These days you can buy treehouse plans online or hire an architect to design (and contractor to build) your own custom contemporary home in the trees. However, many of us remember the tree houses and forts of our childhoods – those ones that were more about do-it-yourself construction without much of a plan. Beyond those though are the true tree homes built to be lived in all year round.
In some parts of the world and periods of history, the make-your-own approach has been more about function than fun. Some populations live mostly or exclusively in tree dwellings that range from simple and low-tech to towering structures at dizzying heights of up to 120 feet in places like New Guinea. The height, materials and overall designs of each treehouse reflects regional weather conditions and natural hazards.
Tree house living has added security benefits, gives greater access to sunlight above tree lines and is often possible with low-tech construction techniques, local natural materials and even a single dedicated builder. There are of course potential problems with weather damage and tree growth over time but this is not so much as issue for structures built to be temporary lodgings in the first place.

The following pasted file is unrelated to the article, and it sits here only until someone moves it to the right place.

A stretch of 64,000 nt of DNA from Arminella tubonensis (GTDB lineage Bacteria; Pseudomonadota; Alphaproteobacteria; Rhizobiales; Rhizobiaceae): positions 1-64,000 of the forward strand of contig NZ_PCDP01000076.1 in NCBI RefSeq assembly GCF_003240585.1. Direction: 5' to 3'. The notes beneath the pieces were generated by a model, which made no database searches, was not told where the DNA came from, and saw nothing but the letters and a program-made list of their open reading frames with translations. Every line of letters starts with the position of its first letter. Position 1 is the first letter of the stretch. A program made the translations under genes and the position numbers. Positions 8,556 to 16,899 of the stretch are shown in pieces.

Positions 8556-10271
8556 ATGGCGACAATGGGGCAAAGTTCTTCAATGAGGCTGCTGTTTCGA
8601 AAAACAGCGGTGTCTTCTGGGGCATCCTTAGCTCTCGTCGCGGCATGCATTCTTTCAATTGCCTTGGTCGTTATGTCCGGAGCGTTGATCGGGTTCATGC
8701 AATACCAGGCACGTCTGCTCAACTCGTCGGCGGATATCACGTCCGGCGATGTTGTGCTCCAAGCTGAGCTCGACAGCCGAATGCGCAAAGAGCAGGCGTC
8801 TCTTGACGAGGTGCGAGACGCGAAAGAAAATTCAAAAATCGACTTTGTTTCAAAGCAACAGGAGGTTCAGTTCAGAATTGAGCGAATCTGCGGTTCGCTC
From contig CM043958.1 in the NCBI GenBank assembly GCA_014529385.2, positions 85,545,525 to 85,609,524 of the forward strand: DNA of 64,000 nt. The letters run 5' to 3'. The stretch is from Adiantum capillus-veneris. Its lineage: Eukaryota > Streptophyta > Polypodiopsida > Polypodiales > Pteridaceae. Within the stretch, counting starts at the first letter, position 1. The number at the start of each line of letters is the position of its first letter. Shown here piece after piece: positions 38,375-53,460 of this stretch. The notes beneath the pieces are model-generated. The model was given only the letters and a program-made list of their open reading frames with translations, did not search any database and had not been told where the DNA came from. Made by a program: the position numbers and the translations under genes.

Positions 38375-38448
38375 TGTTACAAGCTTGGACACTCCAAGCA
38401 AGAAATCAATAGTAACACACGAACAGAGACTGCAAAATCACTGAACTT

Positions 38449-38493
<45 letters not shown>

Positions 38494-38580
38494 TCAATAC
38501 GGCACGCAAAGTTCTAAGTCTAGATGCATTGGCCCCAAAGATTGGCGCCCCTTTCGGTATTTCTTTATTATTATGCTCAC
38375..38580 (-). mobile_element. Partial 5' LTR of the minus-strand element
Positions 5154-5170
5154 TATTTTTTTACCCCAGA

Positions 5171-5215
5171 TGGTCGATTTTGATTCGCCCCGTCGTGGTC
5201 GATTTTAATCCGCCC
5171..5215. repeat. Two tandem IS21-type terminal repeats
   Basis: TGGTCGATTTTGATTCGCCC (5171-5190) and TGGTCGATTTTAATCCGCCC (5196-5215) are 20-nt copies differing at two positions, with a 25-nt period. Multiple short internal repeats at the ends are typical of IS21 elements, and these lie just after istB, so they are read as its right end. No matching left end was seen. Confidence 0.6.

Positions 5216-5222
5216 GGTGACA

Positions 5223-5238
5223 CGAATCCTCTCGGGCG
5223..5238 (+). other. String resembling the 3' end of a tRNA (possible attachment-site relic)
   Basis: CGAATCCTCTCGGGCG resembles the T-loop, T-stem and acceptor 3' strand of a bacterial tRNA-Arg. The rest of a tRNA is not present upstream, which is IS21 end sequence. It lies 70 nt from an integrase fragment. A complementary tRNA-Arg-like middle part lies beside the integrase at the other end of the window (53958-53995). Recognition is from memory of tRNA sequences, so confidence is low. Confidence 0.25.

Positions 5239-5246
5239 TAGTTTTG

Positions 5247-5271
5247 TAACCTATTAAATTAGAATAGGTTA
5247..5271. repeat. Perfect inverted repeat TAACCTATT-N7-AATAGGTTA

Pictured above is the DIY “Too Tall” treehouse design by quirky tea house master Terunobu Fujimori, who’s known for building functional traditional tea houses in the most untraditional and surprising ways, like placing them on super-high stilts.
While for many of us the idea of having a space to call home in the trees sounds like a luxury, there are places in which and people for whom this is a tradition like any other. Such traditional treehouse designs may not be as luxuriously accommodated as their architect-designed counterparts but they are well-planned in their own ways and are frequently far more eco-friendly as well.